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Pest control legislation affecting hospitality
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Businesses in the hospitality sector are expected to actively control pests under both food safety law and health and safety law (occupational safety and health law in the US). There is a duty of care to provide a safe environment on the premises for employees, customers, contractors and other people (CIEH, 2009). Businesses are therefore expected to employ qualified pest control professionals and to use safe and legal pest control methods.
In addition, the use of pesticides is controlled by environmental protection and health and safety laws for those carrying out pest control activities, wildlife protection law when wild animals (including birds) are controlled and law on cruelty to animals, which ensures humane methods of control.
To be effective, pest control activities in non-food areas should include:
For kitchen and restaurant areas there is specific legislation regarding food safety. This generally has broad requirements for preventing contamination by pests under general hygiene and sanitation practices to prevent contamination of food.
The main legislation affecting food businesses in the EU is Regulation (EC) No 852/2004 on the Hygiene of Foodstuffs. Food business operators are required to “as far as possible prevent animals and pests from causing contamination” by taking “adequate measures, as appropriate”.
Businesses are required to conform to appropriate EU and national legislation on the control of hazards to prevent contamination, including from air, soil, water and biocides. They also have to take adequate measures to store and handle hazardous substances and waste in a way that prevents contamination.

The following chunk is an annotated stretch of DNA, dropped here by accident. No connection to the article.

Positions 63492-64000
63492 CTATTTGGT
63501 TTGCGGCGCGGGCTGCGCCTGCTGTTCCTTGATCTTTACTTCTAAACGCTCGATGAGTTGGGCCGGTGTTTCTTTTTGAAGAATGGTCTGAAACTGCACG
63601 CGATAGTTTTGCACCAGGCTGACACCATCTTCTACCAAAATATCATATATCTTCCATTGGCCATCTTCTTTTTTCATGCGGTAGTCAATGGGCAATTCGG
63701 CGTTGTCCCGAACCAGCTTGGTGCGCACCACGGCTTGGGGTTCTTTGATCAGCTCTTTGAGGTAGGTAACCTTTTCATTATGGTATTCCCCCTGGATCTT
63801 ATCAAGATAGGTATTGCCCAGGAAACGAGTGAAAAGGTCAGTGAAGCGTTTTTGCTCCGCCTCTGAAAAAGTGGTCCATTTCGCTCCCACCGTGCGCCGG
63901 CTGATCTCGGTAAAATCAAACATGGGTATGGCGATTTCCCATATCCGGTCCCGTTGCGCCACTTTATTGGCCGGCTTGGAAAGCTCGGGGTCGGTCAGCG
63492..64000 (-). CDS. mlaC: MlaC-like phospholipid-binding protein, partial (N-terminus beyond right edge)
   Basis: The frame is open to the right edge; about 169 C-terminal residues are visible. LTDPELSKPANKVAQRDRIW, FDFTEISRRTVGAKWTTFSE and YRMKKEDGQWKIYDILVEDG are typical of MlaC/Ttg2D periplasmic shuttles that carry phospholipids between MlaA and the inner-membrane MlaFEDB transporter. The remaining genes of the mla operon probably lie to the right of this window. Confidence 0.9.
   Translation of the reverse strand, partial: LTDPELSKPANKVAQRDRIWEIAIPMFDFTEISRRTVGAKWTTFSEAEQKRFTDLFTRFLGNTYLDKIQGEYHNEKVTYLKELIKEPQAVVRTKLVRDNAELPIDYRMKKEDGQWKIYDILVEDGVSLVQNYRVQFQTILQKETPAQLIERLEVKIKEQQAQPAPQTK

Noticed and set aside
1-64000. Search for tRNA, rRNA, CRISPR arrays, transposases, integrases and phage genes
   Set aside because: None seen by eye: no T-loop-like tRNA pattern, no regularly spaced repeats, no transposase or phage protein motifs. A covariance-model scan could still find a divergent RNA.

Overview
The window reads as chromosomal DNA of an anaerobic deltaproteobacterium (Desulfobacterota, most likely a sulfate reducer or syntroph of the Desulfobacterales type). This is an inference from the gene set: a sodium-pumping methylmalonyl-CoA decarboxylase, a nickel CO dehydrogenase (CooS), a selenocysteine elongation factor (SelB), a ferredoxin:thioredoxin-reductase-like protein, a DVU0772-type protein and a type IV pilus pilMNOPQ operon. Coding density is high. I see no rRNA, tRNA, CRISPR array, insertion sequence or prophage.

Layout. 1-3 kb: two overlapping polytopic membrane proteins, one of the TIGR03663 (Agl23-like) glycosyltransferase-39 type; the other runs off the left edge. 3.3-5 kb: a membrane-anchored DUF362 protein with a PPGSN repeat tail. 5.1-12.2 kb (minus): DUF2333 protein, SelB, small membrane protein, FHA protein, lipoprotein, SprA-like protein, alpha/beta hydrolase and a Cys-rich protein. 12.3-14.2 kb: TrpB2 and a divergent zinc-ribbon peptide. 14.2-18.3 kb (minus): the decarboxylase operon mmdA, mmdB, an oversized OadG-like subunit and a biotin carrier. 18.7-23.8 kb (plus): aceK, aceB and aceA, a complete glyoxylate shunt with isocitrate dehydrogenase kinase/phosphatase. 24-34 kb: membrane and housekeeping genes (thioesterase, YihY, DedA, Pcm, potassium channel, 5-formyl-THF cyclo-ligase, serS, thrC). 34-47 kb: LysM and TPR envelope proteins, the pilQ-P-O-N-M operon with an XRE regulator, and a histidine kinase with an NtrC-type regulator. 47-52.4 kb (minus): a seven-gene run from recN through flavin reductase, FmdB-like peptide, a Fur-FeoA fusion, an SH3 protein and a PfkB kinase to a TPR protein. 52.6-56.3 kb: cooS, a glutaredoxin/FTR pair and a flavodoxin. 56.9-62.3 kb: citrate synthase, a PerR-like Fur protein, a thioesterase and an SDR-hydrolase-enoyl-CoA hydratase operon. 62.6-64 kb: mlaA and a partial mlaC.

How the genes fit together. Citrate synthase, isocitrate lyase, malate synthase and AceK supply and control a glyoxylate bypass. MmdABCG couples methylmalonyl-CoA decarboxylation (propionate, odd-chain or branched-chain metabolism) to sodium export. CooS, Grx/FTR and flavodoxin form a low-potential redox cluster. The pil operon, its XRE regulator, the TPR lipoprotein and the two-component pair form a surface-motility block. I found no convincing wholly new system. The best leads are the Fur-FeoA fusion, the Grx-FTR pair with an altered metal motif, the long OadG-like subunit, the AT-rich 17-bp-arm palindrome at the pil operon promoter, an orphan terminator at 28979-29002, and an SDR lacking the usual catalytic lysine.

Food law requires the implementation of HACCP principles, which include:
The layout, design, construction, siting and size of food premises must permit good food hygiene practices, including pest control. Food premises should be kept clean and maintained in good condition to prevent pest infestations.
Raw materials, ingredients and prepared foods must be kept in appropriate conditions that protect them from pests and direct and indirect contamination. Adequate procedures must also be in place to prevent pests accessing areas where food is prepared, handled or stored.
Badly stored food waste attracts pests and increases the risk of contamination. Waste containers and the area where waste is stored can be a harbourage for a range of pests. The legislation specifies that:
Food business operators must ensure that staff are supervised and trained in food hygiene appropriate for their work. This should include knowledge about the risks from pests and how to prevent contamination from pests.
Local agencies at state, city, county and tribal levels regulate food handling in smaller businesses including hotels and restaurants and catering services. The Food Code (produced jointly by the FDA, CDC and USDA) is offered as a reference document for local agencies to regulate food safety.
The Food Safety Modernization Act (FSMA) generally excludes restaurants and retail food establishments. They are not required to register with the FDA so the requirements for registered facilities, such as preventive controls, do not apply. However, some provisions in the Act could apply, such as businesses that import food, which require “supplier verification activities to ensure imported food is safe” (FDA, 2016).
The Food Code provides a high level of detail in specifying practices and materials to achieve food safety, for example, food heating regimes even describing surface characteristics of floors to make them safe and easily kept hygienic.
Outer openings to food establishments should have measures to prevent the entry of insects and rodents by:
The Code states that these should effectively protect the premises from the weather and the entry of insects, rodents, and other animals.
The food establishment should maintain the premises free of insects, rodents, and other pests by:
Poisonous materials must be stored so they cannot contaminate food, materials or equipment. Poisonous materials used for pest control must be suitable for use in a food establishment and used according to:
The pesticide must be applied in an approved way that prevents hazards to employees or other persons and prevents contamination due to drip, drain, fog, splash or spray on food, materials and equipment.
Some pesticides are legislated by the Federal Insecticide, Fungicide, and Rodenticide Act and require a certified person to supervise their use.
There are additional specifications for bait stations, which must be covered and be tamper resistant. Poisonous tracking powder cannot be used in a food establishment, and if non-toxic powder is used then precautions must be taken to prevent contamination.